SANTIAGO (Reuters) – With social distancing in full force and people retreating into digital worlds, a Chilean hospital has reintroduced letter writing as a way to comfort its coronavirus-stricken patients.
Nurse Laura Debesa, from the critical care unit of capital Santiago’s San Borja hospital, said she had heard about an initiative in Spain in which strangers wrote to patients starting with the lines: “I don’t know you but….”
Debesa thought a similar scheme might provide comfort for her charges after the hospital banned visitors because of the outbreak.
She set up an email account to receive letters, which she stipulated should start with the phrase: “Hello, how are you? I am writing to you because I want to keep you company.”
With a little help from local media and social networks, the idea went viral. As of Wednesday, 1,700 letters had been written by children, the elderly, and people confined to their homes, from all over the country and from Chileans living abroad.
Jorge Wilhelm, the hospital director, said it was proof that “situations like this also bring out the best in us.”
Debesa said many of the letters had reduced her patients to tears.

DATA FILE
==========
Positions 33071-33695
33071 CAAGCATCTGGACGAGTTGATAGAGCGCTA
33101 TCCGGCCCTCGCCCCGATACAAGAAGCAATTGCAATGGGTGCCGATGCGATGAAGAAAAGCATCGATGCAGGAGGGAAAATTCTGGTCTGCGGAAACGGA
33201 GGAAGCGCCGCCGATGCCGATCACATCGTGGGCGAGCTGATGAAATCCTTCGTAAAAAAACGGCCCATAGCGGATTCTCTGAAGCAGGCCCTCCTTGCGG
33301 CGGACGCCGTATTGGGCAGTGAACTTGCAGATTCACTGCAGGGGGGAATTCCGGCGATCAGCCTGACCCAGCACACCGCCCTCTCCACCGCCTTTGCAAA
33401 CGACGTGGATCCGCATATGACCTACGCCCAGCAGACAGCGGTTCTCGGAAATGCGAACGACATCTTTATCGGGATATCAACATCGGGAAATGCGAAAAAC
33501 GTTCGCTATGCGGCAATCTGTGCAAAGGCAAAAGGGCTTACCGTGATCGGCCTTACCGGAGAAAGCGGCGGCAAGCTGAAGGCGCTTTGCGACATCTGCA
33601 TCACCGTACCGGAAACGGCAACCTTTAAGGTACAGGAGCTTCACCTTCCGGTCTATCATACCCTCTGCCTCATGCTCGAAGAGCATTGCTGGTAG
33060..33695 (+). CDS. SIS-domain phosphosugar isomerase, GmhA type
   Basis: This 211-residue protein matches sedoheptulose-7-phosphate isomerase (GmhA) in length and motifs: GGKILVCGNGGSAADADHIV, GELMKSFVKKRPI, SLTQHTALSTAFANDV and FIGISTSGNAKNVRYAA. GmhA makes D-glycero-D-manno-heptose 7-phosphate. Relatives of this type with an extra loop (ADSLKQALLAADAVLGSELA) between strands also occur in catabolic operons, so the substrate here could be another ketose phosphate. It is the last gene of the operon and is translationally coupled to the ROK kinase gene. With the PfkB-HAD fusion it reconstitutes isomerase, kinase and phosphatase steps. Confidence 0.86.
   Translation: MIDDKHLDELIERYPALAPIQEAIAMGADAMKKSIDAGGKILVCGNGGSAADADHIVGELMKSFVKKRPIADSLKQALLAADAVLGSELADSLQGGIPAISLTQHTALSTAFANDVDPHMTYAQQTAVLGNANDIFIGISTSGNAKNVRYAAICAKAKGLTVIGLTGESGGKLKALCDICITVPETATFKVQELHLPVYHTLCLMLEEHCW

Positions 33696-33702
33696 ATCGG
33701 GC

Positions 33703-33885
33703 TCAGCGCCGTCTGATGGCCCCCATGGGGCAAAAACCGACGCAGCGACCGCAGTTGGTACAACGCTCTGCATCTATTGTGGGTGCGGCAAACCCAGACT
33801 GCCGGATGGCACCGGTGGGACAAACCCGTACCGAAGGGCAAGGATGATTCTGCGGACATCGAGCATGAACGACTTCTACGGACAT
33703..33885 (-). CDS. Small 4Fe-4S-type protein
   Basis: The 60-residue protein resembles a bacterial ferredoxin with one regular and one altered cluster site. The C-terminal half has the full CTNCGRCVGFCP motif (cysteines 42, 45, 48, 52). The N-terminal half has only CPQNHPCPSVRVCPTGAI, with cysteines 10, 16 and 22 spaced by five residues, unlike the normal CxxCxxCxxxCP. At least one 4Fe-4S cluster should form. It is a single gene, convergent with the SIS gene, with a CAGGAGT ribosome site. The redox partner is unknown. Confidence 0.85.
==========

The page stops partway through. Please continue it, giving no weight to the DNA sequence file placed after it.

“The response that we’ve had has been so lovely and so huge, we never expected the number of letters that have poured in,” she told Reuters TV.
“There are a couple of patients who have been hospitalized for quite some time… and they ask for a letter each day. A patient we had discharged last week took her letter home with her, she had been so thrilled to receive it.”
Every letter is absolutely unique, Debesa said. “Everyone has their different way of seeing things, their different beliefs,” she said. “Some people don’t believe in anything but send positive energy, others believe in God, others in the strength of the earth. There’s such diversity, it’s lovely to see.”
In cases where patients are seriously ill, or infirm, the nurses read the letters to them.
More than 15,000 cases and 200 deaths from the coronavirus have been reported in Chile since the outbreak began at the start of March.
Reporting by Reuters TV, writing by Natalia Ramos and Aislinn Laing, Editing by Rosalba O’Brien